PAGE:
PSD-95 in the Striosome-matrix Systems of the Human Striatum
Morigaki, Ryoma Tokushima University Tokushima University Educator and Researcher Directory KAKEN Search Researchers
Goto, Satoshi Tokushima University Tokushima University Educator and Researcher Directory KAKEN Search Researchers
dopamine D1 receptor
The human neostriatum consists of two functional subdivisions referred to as the striosome (patch) and matrix compartments. The striosome-matrix dopamine systems play a central role in cortico-thalamo-basal ganglia circuits, and their involvement is thought to underlie the genesis of multiple movement and behavioral disorders, and of drug addiction. Human neuropathology also has shown that striosomes and matrix have differential vulnerability patterns in several striatal neurodegenerative diseases. Postsynaptic density protein 95 (PSD-95), also known as disks large homolog 4, is a major scaffolding protein in the postsynaptic densities of dendritic spines. PSD-95 is now known to negatively regulate not only N-methyl-D-aspartate glutamate signaling, but also dopamine D1 signals at sites of postsynaptic transmission. Accordingly, a neuroprotective role for PSD-95 against dopamine D1 receptor (D1R)-mediated neurotoxicity in striatal neurodegeneration also has been suggested. Here, we used a highly sensitive immunohistochemistry technique to show that in the human neostriatum, PSD-95 is differentially concentrated in the striosome and matrix compartments, with a higher density of PSD-95 labeling in the matrix compartment than in the striosomes. This compartment-specific distribution of PSD-95 was strikingly complementary to that of D1R. In addition to the possible involvement of PSD-95-mediated synaptic function in compartment-specific dopamine signals, we suggest that the striosomes might be more susceptible to D1R-mediated neurotoxicity than the matrix compartment. This notion may provide new insight into the compartment-specific vulnerability of MSNs in striatal neurodegeneration.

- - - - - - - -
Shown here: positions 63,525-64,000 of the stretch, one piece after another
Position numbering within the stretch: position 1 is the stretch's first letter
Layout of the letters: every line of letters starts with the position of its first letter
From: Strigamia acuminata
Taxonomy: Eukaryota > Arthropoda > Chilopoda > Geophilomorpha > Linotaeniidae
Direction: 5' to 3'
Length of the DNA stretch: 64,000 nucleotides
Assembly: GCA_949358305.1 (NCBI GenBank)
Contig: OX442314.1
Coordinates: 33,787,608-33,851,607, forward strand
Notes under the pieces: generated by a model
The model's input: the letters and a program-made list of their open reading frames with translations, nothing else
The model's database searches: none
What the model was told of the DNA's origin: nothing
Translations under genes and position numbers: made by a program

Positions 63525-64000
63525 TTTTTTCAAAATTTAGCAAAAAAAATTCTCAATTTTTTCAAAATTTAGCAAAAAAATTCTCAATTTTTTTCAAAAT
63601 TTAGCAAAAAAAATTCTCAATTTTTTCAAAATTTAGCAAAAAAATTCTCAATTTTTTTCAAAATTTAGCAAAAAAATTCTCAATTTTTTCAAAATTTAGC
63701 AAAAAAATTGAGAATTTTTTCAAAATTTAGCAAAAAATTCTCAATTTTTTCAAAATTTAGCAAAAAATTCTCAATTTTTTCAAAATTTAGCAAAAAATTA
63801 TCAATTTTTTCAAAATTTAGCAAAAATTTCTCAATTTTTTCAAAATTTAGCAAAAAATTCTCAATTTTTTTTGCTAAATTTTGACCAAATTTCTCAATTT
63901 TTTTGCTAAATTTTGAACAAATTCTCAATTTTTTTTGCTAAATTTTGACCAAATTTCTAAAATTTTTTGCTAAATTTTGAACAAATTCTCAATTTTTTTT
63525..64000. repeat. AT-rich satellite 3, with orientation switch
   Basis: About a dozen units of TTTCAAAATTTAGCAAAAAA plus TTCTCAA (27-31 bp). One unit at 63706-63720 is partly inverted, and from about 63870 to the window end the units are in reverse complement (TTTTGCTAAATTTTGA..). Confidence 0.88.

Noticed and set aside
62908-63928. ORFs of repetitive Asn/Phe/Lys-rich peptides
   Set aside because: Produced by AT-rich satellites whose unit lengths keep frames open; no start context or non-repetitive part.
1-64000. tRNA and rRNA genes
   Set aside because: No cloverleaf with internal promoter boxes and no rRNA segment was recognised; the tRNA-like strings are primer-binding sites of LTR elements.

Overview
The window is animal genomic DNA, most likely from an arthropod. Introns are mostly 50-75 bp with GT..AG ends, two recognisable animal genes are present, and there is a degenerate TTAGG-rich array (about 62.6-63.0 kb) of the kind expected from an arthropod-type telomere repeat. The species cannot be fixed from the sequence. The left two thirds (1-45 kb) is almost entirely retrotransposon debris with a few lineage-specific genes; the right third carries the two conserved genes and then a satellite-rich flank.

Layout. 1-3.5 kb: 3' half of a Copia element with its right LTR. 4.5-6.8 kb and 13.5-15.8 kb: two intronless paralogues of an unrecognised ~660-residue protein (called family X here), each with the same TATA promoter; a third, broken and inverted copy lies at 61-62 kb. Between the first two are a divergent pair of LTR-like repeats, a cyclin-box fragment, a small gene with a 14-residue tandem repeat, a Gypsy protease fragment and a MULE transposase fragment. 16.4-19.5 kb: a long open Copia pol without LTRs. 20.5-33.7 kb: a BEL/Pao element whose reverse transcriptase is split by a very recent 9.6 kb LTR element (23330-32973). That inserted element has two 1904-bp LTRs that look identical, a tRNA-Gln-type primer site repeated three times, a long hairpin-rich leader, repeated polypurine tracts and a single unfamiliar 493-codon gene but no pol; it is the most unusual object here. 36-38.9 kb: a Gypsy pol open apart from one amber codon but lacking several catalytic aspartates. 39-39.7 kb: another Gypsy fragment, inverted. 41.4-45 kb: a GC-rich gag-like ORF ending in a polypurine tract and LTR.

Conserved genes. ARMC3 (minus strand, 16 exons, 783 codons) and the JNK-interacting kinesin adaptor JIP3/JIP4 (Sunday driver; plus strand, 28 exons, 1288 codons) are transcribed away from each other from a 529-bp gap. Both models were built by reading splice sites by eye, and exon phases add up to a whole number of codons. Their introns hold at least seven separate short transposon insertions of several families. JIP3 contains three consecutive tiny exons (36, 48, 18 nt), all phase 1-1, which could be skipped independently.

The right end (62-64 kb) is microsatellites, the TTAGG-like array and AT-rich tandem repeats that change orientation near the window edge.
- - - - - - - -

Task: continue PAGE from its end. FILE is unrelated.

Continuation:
Frontiers in Neuroanatomy
Frontiers Media S.A.
© 2015 Morigaki and Goto. This is an open-access article distributed under the terms of the Creative Commons Attribution License (CC BY)(https://creativecommons.org/licenses/by/4.0/). The use, distribution or reproduction in other forums is permitted, provided the original author(s) or licensor are credited and that the original publication in this journal is cited, in accordance with accepted academic practice. No use, distribution or reproduction is permitted which does not comply with these terms.
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